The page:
Culture

Race, Gender, Justice: How Should the Church Respond When People Reach the Boiling Point?

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It happened as I was waiting for the Metro. 

It was Friday night, and I was going home after a successful meet up with a group to rollerblade around the monuments in DC. Of course, at almost 10:30pm, the Metro was busy with people going out and people going home, summer tourists and sleepy kids, and even late-working businesspeople still conference calling as they waited for the train. Even so, those who waited were all spread out across the platform. The electronic sign said two minutes til my train, so I lay down my skates for a half minute to take out a water bottle from my backpack.

That’s when a man pushed his way by me and another woman, quickly and intentionally pressing up against us from behind, and then wove his way through the crowd down the platform. I was more shocked than anything. I remembered a sign I had seen which had advertised for a woman to “get help” if someone brushed by you in an uncomfortable way – but what did that mean here, at 10:30 at night with a train to catch? 

And so, lumping this experience in with all the cat-calls I’ve received, negative comments about “feminization,” not being considered for ministry positions for being female, well-intended remarks about being “good for a girl,” and hearing conversations about women needing to “stay attractive” for their men, I reacted in the same way: I did nothing. I got on the train and kept moving.

But something reached a boiling point inside of me.

Something continues to boil inside of me.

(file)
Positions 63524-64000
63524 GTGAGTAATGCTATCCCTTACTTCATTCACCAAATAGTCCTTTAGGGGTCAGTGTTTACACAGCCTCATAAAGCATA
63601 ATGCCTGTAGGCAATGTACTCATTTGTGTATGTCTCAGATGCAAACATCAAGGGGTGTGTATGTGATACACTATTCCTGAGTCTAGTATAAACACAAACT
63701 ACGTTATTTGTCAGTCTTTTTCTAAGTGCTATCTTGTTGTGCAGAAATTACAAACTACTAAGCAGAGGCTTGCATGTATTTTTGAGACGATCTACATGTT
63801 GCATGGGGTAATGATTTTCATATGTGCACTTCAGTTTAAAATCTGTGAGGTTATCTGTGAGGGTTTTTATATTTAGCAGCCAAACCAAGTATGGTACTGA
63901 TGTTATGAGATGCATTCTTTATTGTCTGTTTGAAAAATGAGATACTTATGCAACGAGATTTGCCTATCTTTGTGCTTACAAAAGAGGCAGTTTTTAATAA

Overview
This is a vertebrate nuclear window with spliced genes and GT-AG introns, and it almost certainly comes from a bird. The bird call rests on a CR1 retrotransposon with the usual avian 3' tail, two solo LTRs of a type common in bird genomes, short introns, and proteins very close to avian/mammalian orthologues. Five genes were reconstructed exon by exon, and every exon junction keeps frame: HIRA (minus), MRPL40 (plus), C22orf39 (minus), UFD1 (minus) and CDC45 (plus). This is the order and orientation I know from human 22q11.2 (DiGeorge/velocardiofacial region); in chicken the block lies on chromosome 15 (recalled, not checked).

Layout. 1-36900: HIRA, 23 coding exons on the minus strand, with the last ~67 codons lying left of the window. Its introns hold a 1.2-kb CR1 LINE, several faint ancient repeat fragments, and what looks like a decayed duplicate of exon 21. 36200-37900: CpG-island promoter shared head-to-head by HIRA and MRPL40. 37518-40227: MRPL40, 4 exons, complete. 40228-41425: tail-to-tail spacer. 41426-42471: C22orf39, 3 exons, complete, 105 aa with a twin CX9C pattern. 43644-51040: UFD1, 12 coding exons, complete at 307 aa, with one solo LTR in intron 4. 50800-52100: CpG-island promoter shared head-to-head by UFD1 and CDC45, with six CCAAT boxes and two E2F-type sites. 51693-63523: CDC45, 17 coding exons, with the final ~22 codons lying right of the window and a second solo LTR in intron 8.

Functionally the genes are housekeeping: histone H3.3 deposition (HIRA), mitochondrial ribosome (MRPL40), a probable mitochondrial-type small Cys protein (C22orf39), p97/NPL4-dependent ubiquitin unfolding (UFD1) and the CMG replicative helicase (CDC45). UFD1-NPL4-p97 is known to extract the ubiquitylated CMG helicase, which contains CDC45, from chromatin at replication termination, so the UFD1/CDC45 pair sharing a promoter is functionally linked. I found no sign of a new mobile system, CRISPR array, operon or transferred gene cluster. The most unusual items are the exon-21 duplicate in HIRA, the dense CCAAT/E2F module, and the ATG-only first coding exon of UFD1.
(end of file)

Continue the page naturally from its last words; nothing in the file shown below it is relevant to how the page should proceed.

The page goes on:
It’s not that I like it. I guess the reason I haven’t shared this event with anyone before this blog post is that I really don’t want to be seen as a victim or receive any pity, that life goes on and this stuff happens. And even as a pastor, I often don’t know the “Christian” thing to do about it.

Raising an issue that seemingly of which most people know its existence and of which they might even be tired, I risk becoming “one of those feminists” or a complainer – or worse, I will have people ask about what shorts I was wearing or why I was by myself.

The easy thing to do is to act like everything’s fine and this stuff is normal, the way things are, time and again.

But it takes time to boil.

And boiling occurs as the result of putting on a lid.

I have a sense that at this point in history, in society, and especially in the church, a lot of boiling is going on. I am a white woman, and I’ve experienced boiling because I’ve experienced life as a white woman. My African American brothers and sisters have experienced boiling because they have experienced life as black men and women. My immigrant friends have experienced boiling because they have experienced life as immigrants. And I must acknowledge that each of our boiling is different from one another, that in no way, shape, or form can I feel the same boiling as a man or woman whose skin is black or someone who just moved to the U.S. from Pakistan, Thailand, or Guatemala.

Regardless of what we agree or disagree about, what position we take, or what party we hail, the boiling exists and the events and experiences that have turned up the temperature in each of us actually happened. I don’t like it and admit I often fight it too. On the surface, things might look ok – we are more outspoken and willing to engage in conversation, we speak of words like “progress,” “equality” and “change,” we’ve increased opportunities for those who have been limited in the past, and we see changes as we compare our century to the last.

But events in the past year and stories I’ve heard from people in my own life reveal that the boiling hasn’t gone away – perhaps it’s even intensified.